The debt owed by Herodotus to Athenian tragedy, with its implacable trajectories from grandeur to abjection, has been much commented on by classicists, some of whom even attribute his evolution from a mere note-taker to a grand moralist of human affairs to the years spent in Athens, when he is said to have been a friend of Sophocles. (As one scholar has put it, “Athens was his Damascus.”)

Athens itself, of course, was to become the protagonist of one such tragico-historical “plot”: during Herodotus’ lifetime, the preëminent Greek city-state travelled a Sophoclean road from the heady triumph of the Persian Wars to the onset of the Peloponnesian War, a conflict during which it lost both its political and its moral authority. This is why it’s tempting to think, with certain classical historians, that the Histories were composed as a kind of friendly warning about the perils of imperial ambition. If the fate of the Persians could be intended as an object lesson for the Athenians, Herodotus’ ethical point is much larger than the superiority of the West to the East.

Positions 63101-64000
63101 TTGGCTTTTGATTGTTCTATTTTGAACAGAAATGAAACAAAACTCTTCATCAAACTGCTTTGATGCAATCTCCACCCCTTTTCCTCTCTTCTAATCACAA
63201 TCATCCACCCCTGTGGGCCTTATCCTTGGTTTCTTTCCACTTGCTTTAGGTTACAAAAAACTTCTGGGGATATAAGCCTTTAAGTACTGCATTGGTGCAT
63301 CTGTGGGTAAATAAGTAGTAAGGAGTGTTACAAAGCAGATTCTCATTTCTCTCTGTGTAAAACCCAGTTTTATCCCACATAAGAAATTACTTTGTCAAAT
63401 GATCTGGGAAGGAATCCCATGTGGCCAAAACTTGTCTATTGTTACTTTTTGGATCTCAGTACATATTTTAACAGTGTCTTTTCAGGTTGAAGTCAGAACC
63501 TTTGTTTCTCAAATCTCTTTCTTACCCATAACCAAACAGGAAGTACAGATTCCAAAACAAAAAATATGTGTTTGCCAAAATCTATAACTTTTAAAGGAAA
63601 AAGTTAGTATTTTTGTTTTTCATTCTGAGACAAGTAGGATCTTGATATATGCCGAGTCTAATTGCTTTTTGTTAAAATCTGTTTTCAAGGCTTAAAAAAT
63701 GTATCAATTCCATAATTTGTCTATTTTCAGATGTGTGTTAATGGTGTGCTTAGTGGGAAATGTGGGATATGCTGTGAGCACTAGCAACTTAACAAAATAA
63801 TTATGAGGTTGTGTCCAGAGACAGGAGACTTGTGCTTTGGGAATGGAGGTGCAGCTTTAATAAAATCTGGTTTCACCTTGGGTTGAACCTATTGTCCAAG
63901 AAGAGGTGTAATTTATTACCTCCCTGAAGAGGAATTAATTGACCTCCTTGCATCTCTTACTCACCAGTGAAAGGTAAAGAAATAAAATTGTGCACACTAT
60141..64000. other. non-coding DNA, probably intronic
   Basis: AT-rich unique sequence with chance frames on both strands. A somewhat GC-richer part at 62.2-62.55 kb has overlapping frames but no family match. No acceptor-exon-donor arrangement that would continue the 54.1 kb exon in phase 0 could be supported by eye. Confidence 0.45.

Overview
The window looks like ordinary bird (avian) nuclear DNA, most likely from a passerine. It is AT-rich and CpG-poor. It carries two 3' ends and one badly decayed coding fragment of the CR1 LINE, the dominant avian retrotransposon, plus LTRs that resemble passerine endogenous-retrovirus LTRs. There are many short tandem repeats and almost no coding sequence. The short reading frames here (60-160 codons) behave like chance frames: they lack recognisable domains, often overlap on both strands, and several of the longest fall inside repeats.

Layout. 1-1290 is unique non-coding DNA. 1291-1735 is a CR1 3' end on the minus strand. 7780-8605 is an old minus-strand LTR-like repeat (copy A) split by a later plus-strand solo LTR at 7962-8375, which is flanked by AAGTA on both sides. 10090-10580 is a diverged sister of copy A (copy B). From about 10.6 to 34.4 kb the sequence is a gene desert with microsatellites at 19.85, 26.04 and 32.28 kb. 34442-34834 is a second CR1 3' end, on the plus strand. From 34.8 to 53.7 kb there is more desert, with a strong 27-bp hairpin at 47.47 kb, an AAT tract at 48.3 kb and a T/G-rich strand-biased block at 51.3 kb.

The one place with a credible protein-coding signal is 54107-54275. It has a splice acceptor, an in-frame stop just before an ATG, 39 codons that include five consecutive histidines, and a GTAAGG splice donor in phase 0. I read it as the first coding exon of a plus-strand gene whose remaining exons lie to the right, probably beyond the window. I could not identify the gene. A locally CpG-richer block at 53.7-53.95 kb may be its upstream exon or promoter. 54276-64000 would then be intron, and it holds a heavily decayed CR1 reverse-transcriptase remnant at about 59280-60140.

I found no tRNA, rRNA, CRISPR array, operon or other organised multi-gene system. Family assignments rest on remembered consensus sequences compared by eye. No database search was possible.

Only a sense of the cosmic scale of Herodotus’ moral vision, of the way it grafts the political onto the natural schema, can make sense of his distinctive style, of all the seemingly random detours and diversions—the narrative equivalents of the gimcrack souvenirs and brightly colored guidebooks and the flowered shirts. If you wonder, at the beginning of the story of Persia’s rise, whether you really need twenty chapters about the distant origins of the dynasty to which Croesus belongs, think again: that famous story of how Croesus’ ancestor Gyges assassinated the rightful king and took the throne (to say nothing of the beautiful queen) provides information that allows you to fit Croesus’ miserable ending into the natural scheme of things. His fall, it turns out, is the cosmic payback for his ancestor’s crime: “Retribution would come,” Herodotus says, quoting the Delphic oracle, “to the fourth descendant of Gyges.”